We are quickly approaching the three-year anniversary of Zack Snyder’s Batman v Superman: Dawn of Justice. With that, I thought it would be the perfect time to take a closer look at my favorite element of the film, Ben Affleck’s portrayal as the Caped Crusader. There is an untold number of essays lying in wait to be explored from the opening to closing credits, but for this examination, I will narrow things down to Batman and his story arc and interpretation in the film.
I’m a lifelong Batman fan. I can’t remember a time that I didn’t absolutely love everything about the World’s Greatest Detective. Though I don’t know and haven’t read everything about him (hopefully one day) I will say with certainty that I understand the core of the character. And one thing I know for certain about Batman v Superman is that it also so wholly understands Bruce Wayne. This movie presents a very different Batman to the one we’re accustomed to seeing, and it’s shocking, but when you really get down to it, he is still very much the Batman we all know and love.
I’ll take it to the beginning before we get too far down the rabbit hole. The film opens with the murder of Bruce Wayne’s parents in Crime Alley, intercut with a young Bruce running away at their funeral. This is easily my favorite rendition of the Wayne deaths, not only is it exquisitely shot and scored, but it sets up a crucial narrative point in the story. What is the last word Bruce hears either of his parents say? Martha. We’ll get back to that. Right after this, we’re thrust into arguably the second most traumatic event of Bruce’s life (I’ll say the death of Robin is two or three on the list of traumatic events) in the arrival of Superman to Metropolis, and the destruction he rains down.
We are immediately introduced to Bruce’s motivation for the rest of the film. First, we see what drives him to become Batman, and then we see first hand why he has such a burning hatred for Superman. All Bruce knows Superman to bring is death and destruction to those he cares about and the innocents around them. From here on out every scene we see of Batman or Bruce is to further his goal of eliminating Superman.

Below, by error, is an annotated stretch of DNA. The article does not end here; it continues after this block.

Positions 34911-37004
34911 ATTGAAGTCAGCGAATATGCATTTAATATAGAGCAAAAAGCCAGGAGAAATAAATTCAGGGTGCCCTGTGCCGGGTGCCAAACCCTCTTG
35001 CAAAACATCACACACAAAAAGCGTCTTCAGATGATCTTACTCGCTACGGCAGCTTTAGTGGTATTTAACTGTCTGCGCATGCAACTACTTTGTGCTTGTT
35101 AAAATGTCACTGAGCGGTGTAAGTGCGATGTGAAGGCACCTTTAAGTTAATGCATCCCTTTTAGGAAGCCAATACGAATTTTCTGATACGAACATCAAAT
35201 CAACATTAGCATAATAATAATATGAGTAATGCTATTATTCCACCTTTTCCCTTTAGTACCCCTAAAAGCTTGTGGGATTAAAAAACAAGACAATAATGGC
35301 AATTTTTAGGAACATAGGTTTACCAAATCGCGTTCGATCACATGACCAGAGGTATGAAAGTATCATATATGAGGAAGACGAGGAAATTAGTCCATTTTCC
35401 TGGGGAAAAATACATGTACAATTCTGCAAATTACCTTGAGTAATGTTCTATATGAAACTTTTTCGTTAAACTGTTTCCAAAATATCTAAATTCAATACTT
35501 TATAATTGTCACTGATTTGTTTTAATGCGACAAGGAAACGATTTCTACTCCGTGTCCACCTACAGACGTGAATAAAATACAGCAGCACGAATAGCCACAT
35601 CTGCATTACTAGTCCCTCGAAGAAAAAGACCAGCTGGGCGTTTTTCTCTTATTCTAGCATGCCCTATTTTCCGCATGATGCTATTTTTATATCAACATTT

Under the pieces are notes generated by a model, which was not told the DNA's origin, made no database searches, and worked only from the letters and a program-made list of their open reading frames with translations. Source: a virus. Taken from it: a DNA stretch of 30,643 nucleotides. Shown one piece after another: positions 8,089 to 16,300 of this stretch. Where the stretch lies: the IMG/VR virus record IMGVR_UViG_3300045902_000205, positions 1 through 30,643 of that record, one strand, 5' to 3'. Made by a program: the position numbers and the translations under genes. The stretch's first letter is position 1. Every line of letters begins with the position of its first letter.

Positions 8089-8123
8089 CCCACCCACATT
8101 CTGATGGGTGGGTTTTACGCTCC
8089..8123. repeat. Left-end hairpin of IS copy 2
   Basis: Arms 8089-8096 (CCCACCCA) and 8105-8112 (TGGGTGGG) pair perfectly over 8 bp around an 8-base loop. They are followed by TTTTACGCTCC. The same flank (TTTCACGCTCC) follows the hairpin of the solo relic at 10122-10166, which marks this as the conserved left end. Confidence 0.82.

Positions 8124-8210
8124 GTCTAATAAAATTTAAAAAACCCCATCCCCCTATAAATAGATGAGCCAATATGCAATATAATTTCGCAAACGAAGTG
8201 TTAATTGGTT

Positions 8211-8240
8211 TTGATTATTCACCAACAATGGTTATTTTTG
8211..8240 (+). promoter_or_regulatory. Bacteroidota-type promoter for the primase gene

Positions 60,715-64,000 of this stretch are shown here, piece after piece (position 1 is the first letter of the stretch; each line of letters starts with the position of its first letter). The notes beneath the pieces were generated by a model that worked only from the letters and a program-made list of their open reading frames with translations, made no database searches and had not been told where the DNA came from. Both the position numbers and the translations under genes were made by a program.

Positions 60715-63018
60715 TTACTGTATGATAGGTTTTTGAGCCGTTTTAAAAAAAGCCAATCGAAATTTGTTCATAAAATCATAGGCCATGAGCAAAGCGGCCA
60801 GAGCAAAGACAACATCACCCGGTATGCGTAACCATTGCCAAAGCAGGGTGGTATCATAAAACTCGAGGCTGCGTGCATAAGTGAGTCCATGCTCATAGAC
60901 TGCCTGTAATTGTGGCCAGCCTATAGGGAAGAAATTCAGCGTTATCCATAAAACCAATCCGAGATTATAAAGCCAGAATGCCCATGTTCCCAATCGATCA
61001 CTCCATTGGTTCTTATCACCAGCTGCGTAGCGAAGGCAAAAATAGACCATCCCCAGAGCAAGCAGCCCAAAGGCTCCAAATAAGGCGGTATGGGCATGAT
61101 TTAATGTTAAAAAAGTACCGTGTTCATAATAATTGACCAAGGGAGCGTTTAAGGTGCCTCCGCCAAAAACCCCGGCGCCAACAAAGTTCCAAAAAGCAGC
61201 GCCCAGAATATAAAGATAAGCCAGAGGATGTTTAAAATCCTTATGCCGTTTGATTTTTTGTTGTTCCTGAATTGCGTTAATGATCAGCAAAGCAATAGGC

In his first appearance on screen as Batman, he is dealing with thugs in the hopes of gaining information on where the ship carrying kryptonite will be. And what a first appearance it is. Horror like in the way the sequence is filmed and the tension ramps up until we finally see Batman lurking in the shadows before he dashes out of view at almost supernatural speeds. The GCPD officer even reacts as if he’s seen a legend, “I saw him. I’ve never seen him before.”
The next time we see Bruce is one of the most important interactions in the film. Alfred confronts him in the Batcave about his increasingly violent behavior, to which Bruce shrugs off saying that they’ve always been criminals and nothing’s changed. Alfred won’t have it.
Everything’s changed. Men fall from the sky, the gods hurl thunderbolts, innocents die. That’s how it starts, sir. The fever, the rage, the feeling of powerlessness that turns good men… cruel.
Alfred knows Bruce is going down the wrong path and he knows the exact reason why. He sees what we do, that this is not how Batman should act. This is too far over the line and before long he’ll be passed a point of no return.